Break-ups suck. Whether they end in good faith or not, hearts end up getting broken, and the healing process is often a long and tedious one.

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But a new study from the University of Colorado may prove that the best way to get over a break-up is as simple as pretending to be over it. The research, which as been published in the Journal of Neuroscience, demonstrates that the placebo effect from "putting on a brave face" can trick the mind into thinking that you actually are okay, making the heartbreak much more bearable.

40 people who recently went through an unwanted breakup were included in the study. They were instructed to recall their break-ups while looking at photos of their exes, and the researchers analyzed their brain activities with an fMRI machine.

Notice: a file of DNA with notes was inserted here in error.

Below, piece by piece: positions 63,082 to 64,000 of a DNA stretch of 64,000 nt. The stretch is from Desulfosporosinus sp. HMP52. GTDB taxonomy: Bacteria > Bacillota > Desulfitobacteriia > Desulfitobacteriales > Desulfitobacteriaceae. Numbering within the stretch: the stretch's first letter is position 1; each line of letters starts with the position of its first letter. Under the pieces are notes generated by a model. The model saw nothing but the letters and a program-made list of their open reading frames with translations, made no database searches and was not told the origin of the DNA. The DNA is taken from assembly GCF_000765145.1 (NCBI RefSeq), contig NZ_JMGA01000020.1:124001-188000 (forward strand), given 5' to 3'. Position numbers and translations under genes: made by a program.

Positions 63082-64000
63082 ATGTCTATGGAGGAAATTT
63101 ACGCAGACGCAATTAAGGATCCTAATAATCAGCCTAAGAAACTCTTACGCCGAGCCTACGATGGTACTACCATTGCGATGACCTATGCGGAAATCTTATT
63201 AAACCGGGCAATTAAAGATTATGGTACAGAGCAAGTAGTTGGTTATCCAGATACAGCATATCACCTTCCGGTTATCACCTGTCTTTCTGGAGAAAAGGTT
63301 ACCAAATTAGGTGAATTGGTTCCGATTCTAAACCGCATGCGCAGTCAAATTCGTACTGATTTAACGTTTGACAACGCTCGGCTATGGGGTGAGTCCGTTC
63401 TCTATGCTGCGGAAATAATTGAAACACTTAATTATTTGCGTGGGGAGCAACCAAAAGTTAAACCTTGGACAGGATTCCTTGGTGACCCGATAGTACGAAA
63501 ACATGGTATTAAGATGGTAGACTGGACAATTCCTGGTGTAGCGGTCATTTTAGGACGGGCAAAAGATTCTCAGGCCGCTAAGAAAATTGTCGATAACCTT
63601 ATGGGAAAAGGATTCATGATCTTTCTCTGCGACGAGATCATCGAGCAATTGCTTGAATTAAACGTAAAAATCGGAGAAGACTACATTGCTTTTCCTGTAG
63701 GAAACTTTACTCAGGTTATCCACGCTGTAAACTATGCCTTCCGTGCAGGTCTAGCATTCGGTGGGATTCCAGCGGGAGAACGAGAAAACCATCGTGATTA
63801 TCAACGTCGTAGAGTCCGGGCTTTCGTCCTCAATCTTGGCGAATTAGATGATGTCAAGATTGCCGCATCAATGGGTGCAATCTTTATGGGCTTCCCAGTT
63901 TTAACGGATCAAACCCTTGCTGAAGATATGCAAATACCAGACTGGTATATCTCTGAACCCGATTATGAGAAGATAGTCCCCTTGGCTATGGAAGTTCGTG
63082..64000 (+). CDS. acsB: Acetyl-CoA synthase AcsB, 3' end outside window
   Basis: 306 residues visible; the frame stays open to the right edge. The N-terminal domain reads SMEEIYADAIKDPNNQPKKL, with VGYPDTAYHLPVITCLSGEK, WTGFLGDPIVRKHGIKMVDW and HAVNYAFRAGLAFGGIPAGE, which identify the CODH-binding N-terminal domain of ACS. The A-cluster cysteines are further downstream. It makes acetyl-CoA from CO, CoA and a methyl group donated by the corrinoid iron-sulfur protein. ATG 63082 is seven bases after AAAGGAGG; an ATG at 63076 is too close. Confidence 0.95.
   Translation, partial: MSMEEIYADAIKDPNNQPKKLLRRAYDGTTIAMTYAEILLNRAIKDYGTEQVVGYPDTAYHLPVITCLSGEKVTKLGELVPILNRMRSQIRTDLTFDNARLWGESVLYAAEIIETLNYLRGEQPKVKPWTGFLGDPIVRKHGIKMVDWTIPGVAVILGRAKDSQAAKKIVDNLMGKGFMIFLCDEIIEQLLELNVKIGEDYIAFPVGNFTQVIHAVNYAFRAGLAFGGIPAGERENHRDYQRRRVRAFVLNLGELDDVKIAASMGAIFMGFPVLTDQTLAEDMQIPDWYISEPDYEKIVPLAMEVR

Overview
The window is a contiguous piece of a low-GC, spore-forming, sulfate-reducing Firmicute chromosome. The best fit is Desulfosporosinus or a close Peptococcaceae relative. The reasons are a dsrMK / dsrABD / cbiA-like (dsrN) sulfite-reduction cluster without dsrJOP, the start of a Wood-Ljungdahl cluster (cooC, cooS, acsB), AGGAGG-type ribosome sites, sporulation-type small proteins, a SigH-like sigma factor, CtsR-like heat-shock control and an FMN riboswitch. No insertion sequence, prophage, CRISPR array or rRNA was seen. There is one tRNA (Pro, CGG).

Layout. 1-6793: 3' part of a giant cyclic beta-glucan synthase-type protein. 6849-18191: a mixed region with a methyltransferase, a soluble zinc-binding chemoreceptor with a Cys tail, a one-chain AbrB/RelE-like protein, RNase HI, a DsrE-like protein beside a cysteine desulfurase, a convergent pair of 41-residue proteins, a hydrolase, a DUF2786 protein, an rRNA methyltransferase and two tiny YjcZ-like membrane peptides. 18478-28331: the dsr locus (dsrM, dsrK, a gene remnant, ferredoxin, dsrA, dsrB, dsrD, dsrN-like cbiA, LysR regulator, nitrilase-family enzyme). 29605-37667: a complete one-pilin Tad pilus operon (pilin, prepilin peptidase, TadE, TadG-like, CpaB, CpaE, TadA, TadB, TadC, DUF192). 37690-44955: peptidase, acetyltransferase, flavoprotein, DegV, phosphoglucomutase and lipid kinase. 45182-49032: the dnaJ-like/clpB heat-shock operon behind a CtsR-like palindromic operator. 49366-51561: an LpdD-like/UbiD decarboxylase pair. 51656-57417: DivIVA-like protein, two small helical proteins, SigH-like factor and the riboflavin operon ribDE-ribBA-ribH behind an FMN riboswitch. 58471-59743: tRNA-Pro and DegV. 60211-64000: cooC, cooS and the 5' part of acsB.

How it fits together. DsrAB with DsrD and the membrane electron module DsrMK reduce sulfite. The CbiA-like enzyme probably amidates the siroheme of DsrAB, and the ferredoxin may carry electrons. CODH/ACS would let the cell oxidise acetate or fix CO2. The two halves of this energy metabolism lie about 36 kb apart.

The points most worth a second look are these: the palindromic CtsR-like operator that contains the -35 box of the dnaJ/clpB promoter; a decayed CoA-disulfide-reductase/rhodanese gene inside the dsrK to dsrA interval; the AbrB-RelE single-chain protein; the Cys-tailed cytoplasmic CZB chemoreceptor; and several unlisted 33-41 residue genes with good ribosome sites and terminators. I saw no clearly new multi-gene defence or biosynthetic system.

The participants were also instructed to look at images of their friends while being inflicted with physical pain in the form of a hot stimulus on their arms.

The fMRI results showed that different regions of the brain were activated as the stimuli were alternated, suggesting that emotional and physical pain is experienced differently. Emotional pain seems to be dictated more neurochemically in comparison to physical pain.

The researchers also gave the participants a nasal spray, with half of the group being told that it was effective in reducing emotional pain. After the exercise, the placebo group said they felt a lot less physical and emotional pain, and even claimed that the spray helped make it easier for them to look at a picture of exes a second time.

Overall, it seems that the placebo effect has a strong effect on reducing emotional pain. So the next time you're bummed out over someone, the fastest way to get over that person may not be to get under someone else, but to simply paint on a fake smile instead.

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